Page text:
Blood and Urine Tests: The first step in the diagnosis of pheochromocytoma and/or paraganglioma is to validate the excessive production of catecholamines and then followed by anatomical identification of the tumor. The measurement of plasma fractionated metanephrines is usually the first screening test as it has a high sensitivity of 97% and an acceptable specificity of 93%.[12] Meanwhile, checking plasma catecholamine is less sensitive; however, if it shows as elevated more than twice the normal upper limit of the test, it can also be diagnostic.[8] A test for the 24 hr urine catecholamine, as well as the 24 hr urine metanephrines, are very helpful in making the diagnosis. It is important to understand certain medications such as tricyclic antidepressants, serotonin-reuptake, or norepinephrine reuptake inhibitors, antipsychotics, and levodopa can result in a false-positive test. Hence, the results require confirmation once the patient has been taken off from these medications for at least two weeks. Moreover, stressful clinical conditions, i.e., acute illness, can also contribute to false-positive test results.[8] Head and neck paragangliomas can present as carotid body tumors without catecholamine secretion.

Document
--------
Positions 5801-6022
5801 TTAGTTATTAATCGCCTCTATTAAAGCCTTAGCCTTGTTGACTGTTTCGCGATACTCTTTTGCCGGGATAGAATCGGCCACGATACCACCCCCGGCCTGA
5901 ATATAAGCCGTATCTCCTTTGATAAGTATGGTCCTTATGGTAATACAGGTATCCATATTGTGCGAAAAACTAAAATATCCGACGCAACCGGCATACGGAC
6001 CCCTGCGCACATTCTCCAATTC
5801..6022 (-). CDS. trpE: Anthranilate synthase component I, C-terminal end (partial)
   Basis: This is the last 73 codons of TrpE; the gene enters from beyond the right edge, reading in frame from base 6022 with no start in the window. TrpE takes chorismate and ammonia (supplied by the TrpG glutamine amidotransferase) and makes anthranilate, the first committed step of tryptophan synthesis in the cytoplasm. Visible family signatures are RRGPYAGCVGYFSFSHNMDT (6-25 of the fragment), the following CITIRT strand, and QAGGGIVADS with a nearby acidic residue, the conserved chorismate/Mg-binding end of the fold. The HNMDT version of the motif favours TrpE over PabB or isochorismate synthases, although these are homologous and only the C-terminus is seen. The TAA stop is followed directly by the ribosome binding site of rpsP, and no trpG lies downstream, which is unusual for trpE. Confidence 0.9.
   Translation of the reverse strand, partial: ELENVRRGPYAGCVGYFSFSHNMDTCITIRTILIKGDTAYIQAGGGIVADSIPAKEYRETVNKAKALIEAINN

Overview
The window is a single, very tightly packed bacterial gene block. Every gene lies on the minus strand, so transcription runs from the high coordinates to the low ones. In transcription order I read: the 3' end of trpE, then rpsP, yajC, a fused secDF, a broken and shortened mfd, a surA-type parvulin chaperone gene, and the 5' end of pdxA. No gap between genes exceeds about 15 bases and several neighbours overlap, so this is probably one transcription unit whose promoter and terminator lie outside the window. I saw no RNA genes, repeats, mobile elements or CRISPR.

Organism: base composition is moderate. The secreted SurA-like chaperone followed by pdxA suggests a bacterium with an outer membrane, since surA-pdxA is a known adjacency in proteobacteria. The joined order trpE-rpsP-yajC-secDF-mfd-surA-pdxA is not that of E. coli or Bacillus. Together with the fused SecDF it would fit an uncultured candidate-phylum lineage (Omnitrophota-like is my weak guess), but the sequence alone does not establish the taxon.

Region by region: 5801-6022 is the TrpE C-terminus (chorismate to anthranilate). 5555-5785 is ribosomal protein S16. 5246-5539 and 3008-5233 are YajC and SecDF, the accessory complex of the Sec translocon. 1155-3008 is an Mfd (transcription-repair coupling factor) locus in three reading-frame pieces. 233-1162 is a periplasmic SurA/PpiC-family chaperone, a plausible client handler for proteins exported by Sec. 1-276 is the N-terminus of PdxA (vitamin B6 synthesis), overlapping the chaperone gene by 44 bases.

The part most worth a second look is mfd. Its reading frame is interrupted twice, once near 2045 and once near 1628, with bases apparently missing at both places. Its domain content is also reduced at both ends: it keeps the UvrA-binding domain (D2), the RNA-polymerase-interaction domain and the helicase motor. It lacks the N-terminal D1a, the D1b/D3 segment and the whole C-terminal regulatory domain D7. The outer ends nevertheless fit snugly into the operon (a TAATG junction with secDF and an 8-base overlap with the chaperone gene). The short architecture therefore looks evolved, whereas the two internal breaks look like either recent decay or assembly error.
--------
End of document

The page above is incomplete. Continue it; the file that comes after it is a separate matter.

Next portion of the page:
Radiological Tests: Upon obtaining proof of excessive catecholamines production, imaging modalities are the next step. Computed tomography (CT) scanning or T2 weighted magnetic resonance imaging (MRI) of the entire retroperitoneum rather than the thorax or pelvis should be then be used to locate the tumor. CT scans should be non-contrast. If the CT shows 10 Hounsfield units or less, it suggests a lipid-rich mass and hence rules out pheochromocytoma and paraganglioma. If the tumors are still not localized, the next step should be functional imaging. MRI shows the typical salt-and-pepper appearance of the tumor: salt-appearance is rare that reflects 'hemorrhage' and pepper is due to 'flow voids' shows high vascularity.

Functional Tests: 123-I meta-iodo-benzyl-guanidine (MIBG) or positron-emission tomography with Galium labeled 1,4,7,10-tetra-acetic acid-octreotate (Ga DOTATATE-PET-CT) or F-labeled L-dihydroxyphenylalanine (L-DOPA) are extremely sensitive in identifying any hidden pheochromocytoma and/or paraganglioma. Ga-DOTATATE PET-CT has limited availability; however, in difficult cases, it is the most accurate test to locate a tumor.[13]

Genetic Tests: Mutations such as SDHA, SDHD, SDHB, Carney-stratakis dyad, RET, NF1, VHL, MAX, TMEM127, and MEN 2A, and 2B, have been associated with pheochromocytoma and/or paraganglioma. Patients are offered genetic testings once the diagnosis and treatment have concluded.[8]

Surgical Biopsy: Lesional biopsy is the gold standard to confirm the diagnosis but does not differentiate between pheochromocytomas and paragangliomas. Since most paragangliomas are vascular, a preoperative biopsy is not common.

Treatment / Management

Surgical resection is the first-line treatment for paraganglioma and pheochromocytoma. Based on tumor behavior, it may be necessary to control blood pressure before the surgery as well as to prevent an intraoperative hypertensive crisis.[8] 

Differential Diagnosis